That said, I am still fully planning on completing the challenge; it, along with many other things in my life, has made me realize that there is a whole lot of stuff that I need to let go of in order to “rise and shine” at any time of the day. There were some rituals in one of the emails (I don’t even know what day I’m on anymore, but does it really matter?) that got me thinking of intention and how I intend to live my life. I realized, I don’t. I think about shoulds quite a bit: even this blog started out as a should. In fact, I don’t really live. I am alive, of course: I breathe, I laugh, I cry, I love, I feel, I embrace, I fear. But I don’t actually live. And to be honest, I fear far too much.
On days like today – a Thursday, where my beautiful little boy is happily looked after by other people, I wake feeling wonderful, filled with my plans for the day, which are usually a mixture of yoga/blogging/me time, cleaning, and relaxing/doing nothing. I lay in bed reading for sometimes up to an hour (depending on how hungry this little girl gets) and then I get up and make myself breakfast (a prospect made far less enjoyable now that I am gluten and dairy free) and while I eat, I put on the TV. Then I’m hooked and I don’t stop. Suddenly, it’s 2:00 in the afternoon and I haven’t showered or brushed my teeth or barely moved from the sofa. All I’ve done is watch TV and play games on my phone. Today is different, obviously, as it’s currently 12:30 and I’ve already tidied the living room, cleaned the kitchen, done the laundry, read and had breakfast and lunch. Woo-hoo! Go, me!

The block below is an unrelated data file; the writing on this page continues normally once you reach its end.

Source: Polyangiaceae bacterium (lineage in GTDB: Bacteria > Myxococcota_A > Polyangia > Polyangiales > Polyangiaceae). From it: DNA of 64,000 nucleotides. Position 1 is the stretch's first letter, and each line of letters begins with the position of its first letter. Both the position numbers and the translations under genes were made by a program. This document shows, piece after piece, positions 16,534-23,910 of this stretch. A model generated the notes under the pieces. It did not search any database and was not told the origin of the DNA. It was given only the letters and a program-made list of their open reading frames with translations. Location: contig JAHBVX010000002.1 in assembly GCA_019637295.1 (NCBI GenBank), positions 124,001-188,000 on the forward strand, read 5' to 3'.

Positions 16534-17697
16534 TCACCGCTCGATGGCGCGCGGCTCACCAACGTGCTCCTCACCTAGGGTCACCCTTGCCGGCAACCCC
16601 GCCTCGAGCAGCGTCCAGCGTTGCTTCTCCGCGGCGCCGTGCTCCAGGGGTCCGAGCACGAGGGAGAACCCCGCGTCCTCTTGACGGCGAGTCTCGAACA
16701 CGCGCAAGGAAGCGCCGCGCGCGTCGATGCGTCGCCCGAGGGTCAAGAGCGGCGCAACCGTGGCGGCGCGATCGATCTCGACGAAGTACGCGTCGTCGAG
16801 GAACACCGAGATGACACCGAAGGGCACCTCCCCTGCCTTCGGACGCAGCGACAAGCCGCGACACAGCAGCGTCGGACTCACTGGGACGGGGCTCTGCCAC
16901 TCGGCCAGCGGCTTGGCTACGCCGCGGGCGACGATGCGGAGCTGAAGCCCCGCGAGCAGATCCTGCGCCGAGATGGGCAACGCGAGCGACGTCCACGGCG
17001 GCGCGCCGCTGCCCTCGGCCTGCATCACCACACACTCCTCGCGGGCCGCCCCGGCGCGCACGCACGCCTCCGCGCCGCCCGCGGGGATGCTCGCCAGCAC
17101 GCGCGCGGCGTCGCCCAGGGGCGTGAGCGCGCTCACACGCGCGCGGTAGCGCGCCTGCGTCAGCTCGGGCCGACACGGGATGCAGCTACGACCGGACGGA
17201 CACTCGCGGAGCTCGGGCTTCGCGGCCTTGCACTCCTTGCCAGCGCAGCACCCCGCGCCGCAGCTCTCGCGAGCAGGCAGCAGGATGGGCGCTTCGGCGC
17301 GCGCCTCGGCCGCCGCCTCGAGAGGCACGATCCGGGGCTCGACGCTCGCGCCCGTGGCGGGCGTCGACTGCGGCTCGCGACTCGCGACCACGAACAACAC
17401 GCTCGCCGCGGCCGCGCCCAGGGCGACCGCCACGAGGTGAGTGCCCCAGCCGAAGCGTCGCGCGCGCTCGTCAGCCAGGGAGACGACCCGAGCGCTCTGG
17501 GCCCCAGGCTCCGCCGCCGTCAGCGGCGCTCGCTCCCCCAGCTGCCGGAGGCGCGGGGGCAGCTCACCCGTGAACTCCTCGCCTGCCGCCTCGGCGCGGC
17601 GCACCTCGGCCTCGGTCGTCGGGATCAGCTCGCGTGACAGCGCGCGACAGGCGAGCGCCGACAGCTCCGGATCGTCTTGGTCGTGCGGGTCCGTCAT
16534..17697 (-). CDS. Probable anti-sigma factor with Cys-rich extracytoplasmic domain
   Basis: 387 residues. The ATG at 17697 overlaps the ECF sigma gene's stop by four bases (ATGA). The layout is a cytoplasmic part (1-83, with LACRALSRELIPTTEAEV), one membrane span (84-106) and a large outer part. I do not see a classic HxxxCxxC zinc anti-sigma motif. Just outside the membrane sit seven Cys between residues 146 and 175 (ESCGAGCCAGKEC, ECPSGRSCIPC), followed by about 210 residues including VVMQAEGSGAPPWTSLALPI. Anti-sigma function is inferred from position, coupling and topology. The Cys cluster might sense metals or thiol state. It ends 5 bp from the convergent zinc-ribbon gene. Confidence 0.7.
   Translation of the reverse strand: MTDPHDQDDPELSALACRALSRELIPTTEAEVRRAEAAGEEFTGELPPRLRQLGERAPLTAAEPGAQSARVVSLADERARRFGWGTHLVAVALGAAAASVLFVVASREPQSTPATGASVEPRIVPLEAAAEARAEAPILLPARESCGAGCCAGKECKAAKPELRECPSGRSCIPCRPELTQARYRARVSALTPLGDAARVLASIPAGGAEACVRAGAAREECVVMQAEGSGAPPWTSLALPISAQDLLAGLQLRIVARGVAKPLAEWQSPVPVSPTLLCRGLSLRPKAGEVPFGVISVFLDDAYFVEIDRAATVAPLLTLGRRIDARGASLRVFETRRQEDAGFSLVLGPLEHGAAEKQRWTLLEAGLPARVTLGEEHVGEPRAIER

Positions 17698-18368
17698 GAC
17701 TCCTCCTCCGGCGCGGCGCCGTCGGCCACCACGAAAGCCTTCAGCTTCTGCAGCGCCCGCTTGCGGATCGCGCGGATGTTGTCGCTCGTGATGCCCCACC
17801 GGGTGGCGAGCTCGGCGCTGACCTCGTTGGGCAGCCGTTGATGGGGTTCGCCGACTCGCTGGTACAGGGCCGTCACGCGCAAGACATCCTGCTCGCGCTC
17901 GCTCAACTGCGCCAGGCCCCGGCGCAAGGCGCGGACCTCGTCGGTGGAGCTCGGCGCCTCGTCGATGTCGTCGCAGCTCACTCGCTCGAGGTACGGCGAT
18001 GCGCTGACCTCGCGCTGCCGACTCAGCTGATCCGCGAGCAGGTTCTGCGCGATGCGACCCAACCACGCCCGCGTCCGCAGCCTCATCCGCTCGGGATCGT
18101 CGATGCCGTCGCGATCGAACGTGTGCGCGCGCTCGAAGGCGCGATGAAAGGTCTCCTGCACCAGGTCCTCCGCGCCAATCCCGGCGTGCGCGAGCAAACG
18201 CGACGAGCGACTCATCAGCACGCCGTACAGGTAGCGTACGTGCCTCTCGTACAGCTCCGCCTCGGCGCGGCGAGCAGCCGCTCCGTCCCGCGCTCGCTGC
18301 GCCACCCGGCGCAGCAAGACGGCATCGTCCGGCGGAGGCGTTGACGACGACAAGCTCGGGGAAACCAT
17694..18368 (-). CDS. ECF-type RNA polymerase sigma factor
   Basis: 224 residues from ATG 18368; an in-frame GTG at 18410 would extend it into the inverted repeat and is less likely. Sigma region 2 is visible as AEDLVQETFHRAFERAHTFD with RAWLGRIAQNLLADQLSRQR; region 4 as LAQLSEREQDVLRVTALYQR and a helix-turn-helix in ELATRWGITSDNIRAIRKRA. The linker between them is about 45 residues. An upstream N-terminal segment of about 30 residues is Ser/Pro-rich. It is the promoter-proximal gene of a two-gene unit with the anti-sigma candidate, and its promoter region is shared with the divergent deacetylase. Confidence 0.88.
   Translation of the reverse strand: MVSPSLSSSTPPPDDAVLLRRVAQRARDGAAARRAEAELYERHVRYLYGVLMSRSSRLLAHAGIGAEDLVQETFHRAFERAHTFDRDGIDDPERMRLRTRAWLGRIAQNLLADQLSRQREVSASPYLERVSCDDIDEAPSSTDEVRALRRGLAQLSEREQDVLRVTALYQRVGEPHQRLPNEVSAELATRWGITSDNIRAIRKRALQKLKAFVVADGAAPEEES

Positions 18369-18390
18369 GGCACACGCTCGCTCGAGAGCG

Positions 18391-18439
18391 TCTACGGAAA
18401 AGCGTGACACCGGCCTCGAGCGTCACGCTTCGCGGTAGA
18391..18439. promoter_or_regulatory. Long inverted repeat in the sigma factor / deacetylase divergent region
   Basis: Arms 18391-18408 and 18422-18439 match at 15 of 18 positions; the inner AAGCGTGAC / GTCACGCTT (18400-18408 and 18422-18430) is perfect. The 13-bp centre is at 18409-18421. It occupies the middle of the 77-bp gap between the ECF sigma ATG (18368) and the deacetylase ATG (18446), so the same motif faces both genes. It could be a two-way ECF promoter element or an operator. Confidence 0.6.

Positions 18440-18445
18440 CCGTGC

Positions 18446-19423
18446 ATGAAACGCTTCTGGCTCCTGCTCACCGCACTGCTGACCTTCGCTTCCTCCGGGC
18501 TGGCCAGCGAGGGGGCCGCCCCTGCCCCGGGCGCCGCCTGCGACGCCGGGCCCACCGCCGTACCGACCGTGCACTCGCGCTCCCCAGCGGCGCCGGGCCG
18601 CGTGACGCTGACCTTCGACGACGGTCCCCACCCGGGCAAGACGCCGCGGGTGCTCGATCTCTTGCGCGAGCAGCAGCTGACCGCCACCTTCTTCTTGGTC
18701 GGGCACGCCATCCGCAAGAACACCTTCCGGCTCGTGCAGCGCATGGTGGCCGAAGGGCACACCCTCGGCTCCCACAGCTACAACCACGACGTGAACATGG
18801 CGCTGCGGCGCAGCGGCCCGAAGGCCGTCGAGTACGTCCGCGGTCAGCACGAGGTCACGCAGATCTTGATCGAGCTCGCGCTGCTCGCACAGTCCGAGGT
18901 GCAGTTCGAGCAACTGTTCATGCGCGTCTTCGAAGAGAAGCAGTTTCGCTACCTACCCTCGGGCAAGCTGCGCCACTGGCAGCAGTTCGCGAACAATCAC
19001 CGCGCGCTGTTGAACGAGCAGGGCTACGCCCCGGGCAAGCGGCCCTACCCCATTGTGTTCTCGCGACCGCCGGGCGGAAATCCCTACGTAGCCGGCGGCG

However, the former is all too familiar. If it isn’t a Tuesday or a Thursday, the instant that little boy’s head hits his pillow and I say, “Sweet dreams” and walk out of his room for his nap, the TV goes on and my phone or iPad comes out. Numb. I am numbing myself. From what, I’m not entirely sure, because my life is pretty awesome. Sure, we live in a country where things are difficult and we don’t want to be here and there are a lot of things I struggle with here. Sure, I have a very independent, outspoken, stubborn toddler and am also currently growing a baby. But those problems in and of themselves are pretty great problems to have. I know this. I am grateful for this. Daily. And yet…
I’ve been doing it for so long, I have no idea how to stop. Ever since I stopped doing drugs, I’ve been doing it with food and TV (which, let me tell you, leads to a far more coherent me, but is much less fun). That means since high school. I’ve not been fully living my life since high school. That’s over half my life (Eek! I’m old!). I’ve had moments, of course, some lasting months even, but something always happened to shatter that bubble and bring me back into my reality. I don’t want that anymore. I know, and have always been aware, that my depression means that I’ll always have days where I question, where I fear too much, where I cry for no reason and every reason, where I feel absolutely useless and heartbroken over everything and nothing. I know that, and I’m okay with that. Right now, though, it’s too close to the surface. It’s too much of a reality. My lack of living has allowed me to become that person always. I am defined by my depression, by my fears. I don’t want that anymore.